Kiwi fruit has been known in China for thousands of years, but was first brought to New Zealand in 1904, where it was improved and grown on plantations. Kiwi fruit began to be exported to Europe and the Americas in the latter half of the 20th century. Still considered exotic in the 1980s, it has since become a popular, everyday fruit and is now cultivated around the world. Alongside green kiwi fruit, other varieties have now been developed.
Conquering the world
Kiwi fruit is native to South-East China, where it grows in the wild. It was already mentioned in poems written in the 1st millennium BCE. It has been recorded as being cultivated from the 8th century BCE. It was first brought to France in the 1740s, but did not arouse any particular interest. In the late 19th century, kiwi fruit plants were introduced into Europe, then to the US, but the kiwi fruit remained a curiosity and only interested botanists because of its beautiful shape.
New Zealand discovered this fruit in 1904 and would play a decisive role in distributing it. It was known as the ‘Chinese gooseberry’ at that time and, once it had acclimatised, it began to be cultivated. The first cases of fruit arrived in the United Kingdom in 1952. As it was difficult to promote ‘Chinese gooseberries’ in the US in the midst of the Cold War, the fruit was renamed kiwi fruit, after the New Zealand bird.
An intensive advertising campaign in 1974, helped market kiwi fruit throughout Europe. Although still an exotic and expensive fruit in the early 1980s, kiwi fruit became standard in the 1990s. Its high Vitamin C content was undoubtedly an added bonus to make it marketable. Following in New Zealand’s footsteps, many other countries began to cultivate it and have become major producers. Kiwi fruit has well and truly made itself at home throughout the world.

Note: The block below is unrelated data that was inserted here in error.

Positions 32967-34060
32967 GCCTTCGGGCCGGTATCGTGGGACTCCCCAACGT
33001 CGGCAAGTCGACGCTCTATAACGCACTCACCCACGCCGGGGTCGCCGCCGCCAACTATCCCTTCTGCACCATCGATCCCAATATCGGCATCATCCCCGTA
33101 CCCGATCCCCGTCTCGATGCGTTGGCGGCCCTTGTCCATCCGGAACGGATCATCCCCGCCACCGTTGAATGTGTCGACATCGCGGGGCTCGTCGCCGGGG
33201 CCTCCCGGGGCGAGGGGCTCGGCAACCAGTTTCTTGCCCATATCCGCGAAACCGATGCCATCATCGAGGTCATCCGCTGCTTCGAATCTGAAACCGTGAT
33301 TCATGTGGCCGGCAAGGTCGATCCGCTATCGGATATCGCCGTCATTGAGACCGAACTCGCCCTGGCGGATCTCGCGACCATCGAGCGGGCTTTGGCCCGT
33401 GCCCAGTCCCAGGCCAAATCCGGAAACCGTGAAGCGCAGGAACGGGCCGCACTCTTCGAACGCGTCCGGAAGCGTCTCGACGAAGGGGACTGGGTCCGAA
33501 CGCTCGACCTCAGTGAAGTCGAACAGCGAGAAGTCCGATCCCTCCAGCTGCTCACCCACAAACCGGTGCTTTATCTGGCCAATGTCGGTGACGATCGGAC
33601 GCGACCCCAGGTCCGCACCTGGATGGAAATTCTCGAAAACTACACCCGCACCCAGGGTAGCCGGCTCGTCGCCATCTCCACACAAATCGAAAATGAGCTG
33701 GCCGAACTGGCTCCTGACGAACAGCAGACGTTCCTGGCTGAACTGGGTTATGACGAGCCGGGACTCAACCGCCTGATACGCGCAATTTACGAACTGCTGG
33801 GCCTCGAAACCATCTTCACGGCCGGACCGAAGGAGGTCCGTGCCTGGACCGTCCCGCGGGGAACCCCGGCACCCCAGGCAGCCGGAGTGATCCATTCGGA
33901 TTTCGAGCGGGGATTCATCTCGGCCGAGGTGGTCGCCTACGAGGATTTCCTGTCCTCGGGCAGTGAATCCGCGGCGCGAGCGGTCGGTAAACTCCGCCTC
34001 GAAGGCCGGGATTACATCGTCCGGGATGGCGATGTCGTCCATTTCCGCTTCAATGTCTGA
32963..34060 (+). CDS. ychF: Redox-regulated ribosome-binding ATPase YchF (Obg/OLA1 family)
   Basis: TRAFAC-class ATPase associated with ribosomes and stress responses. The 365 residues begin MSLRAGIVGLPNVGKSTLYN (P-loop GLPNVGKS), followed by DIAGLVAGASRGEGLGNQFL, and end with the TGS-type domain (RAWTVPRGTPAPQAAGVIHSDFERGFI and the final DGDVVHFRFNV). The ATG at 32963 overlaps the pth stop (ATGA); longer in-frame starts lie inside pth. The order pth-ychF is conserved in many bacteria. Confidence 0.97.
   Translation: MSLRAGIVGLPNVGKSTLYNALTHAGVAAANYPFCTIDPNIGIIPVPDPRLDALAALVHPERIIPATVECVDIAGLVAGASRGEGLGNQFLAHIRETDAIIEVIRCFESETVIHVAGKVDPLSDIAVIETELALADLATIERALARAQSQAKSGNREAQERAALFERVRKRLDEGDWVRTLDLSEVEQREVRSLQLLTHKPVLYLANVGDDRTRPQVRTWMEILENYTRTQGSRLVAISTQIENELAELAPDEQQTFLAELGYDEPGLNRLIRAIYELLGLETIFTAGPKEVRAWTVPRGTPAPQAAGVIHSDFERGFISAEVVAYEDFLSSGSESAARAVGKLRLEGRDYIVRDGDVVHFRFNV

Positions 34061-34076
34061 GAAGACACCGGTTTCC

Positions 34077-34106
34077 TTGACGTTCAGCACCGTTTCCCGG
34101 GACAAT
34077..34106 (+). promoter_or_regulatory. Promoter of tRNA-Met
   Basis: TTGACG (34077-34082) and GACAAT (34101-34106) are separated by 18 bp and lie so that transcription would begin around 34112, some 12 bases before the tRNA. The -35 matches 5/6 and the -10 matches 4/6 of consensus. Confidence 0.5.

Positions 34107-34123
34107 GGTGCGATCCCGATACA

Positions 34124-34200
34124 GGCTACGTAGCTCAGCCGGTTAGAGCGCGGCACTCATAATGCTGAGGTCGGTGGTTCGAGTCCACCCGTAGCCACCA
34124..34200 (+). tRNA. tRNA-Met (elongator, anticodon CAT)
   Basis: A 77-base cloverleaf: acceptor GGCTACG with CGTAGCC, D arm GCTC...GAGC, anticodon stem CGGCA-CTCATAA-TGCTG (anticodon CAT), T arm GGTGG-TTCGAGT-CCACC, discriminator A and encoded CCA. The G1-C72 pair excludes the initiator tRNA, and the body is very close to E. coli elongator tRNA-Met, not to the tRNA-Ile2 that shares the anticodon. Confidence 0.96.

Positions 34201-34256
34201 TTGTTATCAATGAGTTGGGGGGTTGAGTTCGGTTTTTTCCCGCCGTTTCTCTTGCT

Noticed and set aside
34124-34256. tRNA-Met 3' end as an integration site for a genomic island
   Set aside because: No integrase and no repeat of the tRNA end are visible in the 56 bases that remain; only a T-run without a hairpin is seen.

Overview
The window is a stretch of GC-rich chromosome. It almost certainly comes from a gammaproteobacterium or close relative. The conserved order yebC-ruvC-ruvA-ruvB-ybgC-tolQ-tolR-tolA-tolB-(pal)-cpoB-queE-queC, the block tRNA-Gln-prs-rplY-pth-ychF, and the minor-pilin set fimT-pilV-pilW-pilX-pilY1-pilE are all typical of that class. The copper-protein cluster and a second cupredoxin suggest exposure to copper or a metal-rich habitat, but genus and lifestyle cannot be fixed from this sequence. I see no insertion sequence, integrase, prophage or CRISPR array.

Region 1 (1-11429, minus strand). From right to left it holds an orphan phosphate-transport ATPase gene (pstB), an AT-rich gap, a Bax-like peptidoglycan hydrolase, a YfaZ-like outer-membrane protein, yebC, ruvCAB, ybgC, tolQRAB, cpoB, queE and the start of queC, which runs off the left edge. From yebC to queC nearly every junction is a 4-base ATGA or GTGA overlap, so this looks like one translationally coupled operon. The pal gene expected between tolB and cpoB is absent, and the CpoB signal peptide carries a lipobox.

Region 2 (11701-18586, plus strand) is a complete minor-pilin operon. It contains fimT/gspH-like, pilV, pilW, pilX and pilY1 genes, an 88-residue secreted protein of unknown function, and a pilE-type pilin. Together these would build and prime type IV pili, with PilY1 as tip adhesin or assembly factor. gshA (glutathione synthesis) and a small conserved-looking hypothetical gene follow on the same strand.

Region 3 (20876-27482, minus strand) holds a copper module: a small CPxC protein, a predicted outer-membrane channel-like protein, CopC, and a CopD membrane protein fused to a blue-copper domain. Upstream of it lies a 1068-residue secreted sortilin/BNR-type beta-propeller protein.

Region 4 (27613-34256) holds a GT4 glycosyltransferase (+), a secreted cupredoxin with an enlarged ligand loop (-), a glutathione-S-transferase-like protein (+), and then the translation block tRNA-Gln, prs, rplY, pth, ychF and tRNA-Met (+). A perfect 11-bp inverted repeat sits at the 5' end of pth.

A climbing plant which comes in many varieties
Kiwi fruit belongs to the Actinidia genus, a climbing vine which is trained to a trellis when cultivated. There are some fifty species in this genus, with a wide variety of fruit. Actinidia can have yellow, orange or green flesh, and smooth or furry skin.
The New Zealanders obtained larger fruit through selection. The most familiar, the green-fleshed kiwi fruit named Hayward after its inventor, was developed in 1928. It has become virtually synonymous with the green kiwi, even though other green-fleshed varieties exist, and clearly dominate the international market. Professionals also began developing yellow-fleshed kiwi fruit, especially in China. During the first decade of the 21st century, the New Zealand variety Zespri Gold kiwifruit began to mark out a place for itself. Its brown skin is almost smooth and its golden-yellow flesh has a slightly acidic taste.
The kiwaï (Actinidia arguta) is another species of Actinidia. It is the size of a cherry tomato and can be eaten without being peeled. Hardy kiwis (Actinidia kolomikta) withstand cold winter weather, down to minus 25°C, whereas other kiwi fruit cannot tolerate temperatures below minus 12°C.
Once picked, kiwi fruit can be stored in a cool, dry place for eight weeks. They can keep for four to six months at temperatures below 0°C. In New Zealand, the fruit is harvested in May and imported during the summer. In Europe, harvesting takes place mainly in November. Since kiwi fruit is cultivated in both hemispheres, the market is supplied continually.
Uses of the kiwi
Kiwi fruit is eaten as it is, or added to various desserts. It can garnish starters, cakes or tarts and goes well with meat, poultry and fish. It can also be made into jam or alcohol.
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